According to the growth method proposed by some of the present inventors as referred before, the control of impurity concentration was not always good. For example, a non-doped (not intentionally doped) GaAs film might have a p type impurity concentration of 10.sup.18 to 10.sup.20 cm.sup.-3. Improvement in control of impurity doping has been desired.

SUMMARY OF THE INVENTION

One aspect of the present invention is directed to a method of doping a compound semiconductor single crystal layer being grown in monolayers on a heated substrate in a growth chamber by alternate introduction of source gases, the growth chamber being evacuated continuously at a continuous rate of evacuation throughout the whole method. The method comprises the steps of:

(a) introducing a first source gas containing one constituent element of the compound into the growth chamber of at least a sufficient quantity for growing one monolayer, the supply of the first source gas being thereafter stopped and the growth chamber still being kept under the continuous rate of evacuation to evacuate residual of the first source gas;

(b) introducing a second source gas containing another constituent element of the compound into the growth chamber of at least a sufficient quantity for growing one monolayer, the supply of the second source gas being thereafter stopped and the growth chamber still being kept under the continuous rate of evacuation to evacuate residual of the second source gas;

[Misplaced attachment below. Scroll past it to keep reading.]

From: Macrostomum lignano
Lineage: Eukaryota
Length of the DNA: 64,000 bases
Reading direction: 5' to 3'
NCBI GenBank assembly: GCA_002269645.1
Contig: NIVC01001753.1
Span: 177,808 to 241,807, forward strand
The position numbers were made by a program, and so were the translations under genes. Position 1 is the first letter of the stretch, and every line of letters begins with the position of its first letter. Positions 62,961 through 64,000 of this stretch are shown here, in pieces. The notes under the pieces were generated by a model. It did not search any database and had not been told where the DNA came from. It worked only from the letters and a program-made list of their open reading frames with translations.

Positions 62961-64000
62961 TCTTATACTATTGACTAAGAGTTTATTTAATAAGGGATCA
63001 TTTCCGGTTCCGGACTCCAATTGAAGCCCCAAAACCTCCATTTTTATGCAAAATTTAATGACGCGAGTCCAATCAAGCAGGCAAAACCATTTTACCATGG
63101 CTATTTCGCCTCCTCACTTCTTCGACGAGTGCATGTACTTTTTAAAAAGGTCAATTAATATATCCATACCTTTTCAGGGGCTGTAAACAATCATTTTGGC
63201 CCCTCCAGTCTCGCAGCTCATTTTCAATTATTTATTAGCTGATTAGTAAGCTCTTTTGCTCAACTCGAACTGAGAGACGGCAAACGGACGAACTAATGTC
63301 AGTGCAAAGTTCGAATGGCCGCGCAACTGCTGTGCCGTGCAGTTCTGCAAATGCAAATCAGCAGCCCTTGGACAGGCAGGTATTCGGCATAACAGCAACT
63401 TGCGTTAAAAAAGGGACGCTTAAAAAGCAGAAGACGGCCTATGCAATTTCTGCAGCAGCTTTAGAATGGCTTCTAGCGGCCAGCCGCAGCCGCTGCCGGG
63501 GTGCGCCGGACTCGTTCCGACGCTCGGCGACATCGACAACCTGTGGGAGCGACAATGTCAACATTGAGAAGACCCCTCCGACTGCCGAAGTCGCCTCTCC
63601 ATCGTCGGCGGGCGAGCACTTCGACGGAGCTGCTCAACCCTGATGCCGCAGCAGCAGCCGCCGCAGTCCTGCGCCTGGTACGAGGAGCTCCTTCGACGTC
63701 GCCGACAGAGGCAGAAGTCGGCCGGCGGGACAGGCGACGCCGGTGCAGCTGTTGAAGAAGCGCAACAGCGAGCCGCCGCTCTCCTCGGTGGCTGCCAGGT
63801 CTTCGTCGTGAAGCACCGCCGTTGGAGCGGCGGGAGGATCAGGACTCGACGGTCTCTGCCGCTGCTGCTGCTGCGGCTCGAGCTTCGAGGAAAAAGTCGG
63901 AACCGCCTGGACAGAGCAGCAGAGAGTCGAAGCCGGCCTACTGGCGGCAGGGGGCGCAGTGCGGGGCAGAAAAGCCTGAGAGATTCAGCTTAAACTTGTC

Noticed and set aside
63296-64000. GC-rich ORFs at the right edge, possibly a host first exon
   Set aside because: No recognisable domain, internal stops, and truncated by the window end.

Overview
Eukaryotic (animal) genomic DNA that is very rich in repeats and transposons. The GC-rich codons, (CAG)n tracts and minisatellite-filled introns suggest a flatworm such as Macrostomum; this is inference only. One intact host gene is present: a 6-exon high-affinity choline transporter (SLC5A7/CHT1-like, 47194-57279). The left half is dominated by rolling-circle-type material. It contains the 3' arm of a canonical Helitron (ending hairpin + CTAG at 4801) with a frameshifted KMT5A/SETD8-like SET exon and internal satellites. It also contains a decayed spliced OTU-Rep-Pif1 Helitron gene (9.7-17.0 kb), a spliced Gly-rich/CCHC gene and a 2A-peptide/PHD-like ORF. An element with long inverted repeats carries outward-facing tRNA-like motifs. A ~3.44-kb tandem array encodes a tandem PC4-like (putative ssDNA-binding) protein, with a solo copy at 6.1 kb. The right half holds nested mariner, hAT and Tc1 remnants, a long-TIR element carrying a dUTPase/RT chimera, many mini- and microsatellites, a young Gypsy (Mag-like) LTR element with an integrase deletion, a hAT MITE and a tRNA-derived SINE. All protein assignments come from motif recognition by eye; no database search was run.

(c) doping an impurity gas into the growth chamber, the impurity gas being of a particular type and having impurities which enter into sites in the monolayer being grown;

(d) initially carrying out steps (a), (b) and (c) to grow a monolayer on the substrate and then growing monolayers one over the other by cyclically repeating steps (a), (b) and (c) to grow a new monolayer on the monolayer just previously grown; and

(e) selectively implementing an order in which steps (a), (b) and (c) take place during each cycle of step (d) based on the particular type of impurity gas being doped and selectively timing when step (c) takes place with respect to the timing of steps (a) and (b) based on obtaining a desired dopant type for the monolayer being grown and a desired level of impurity concentration in the monolayer being grown, whereby the continuous evacuation causes evacuation of residual waste of the first source gas, the second source gas, and the impurity gas.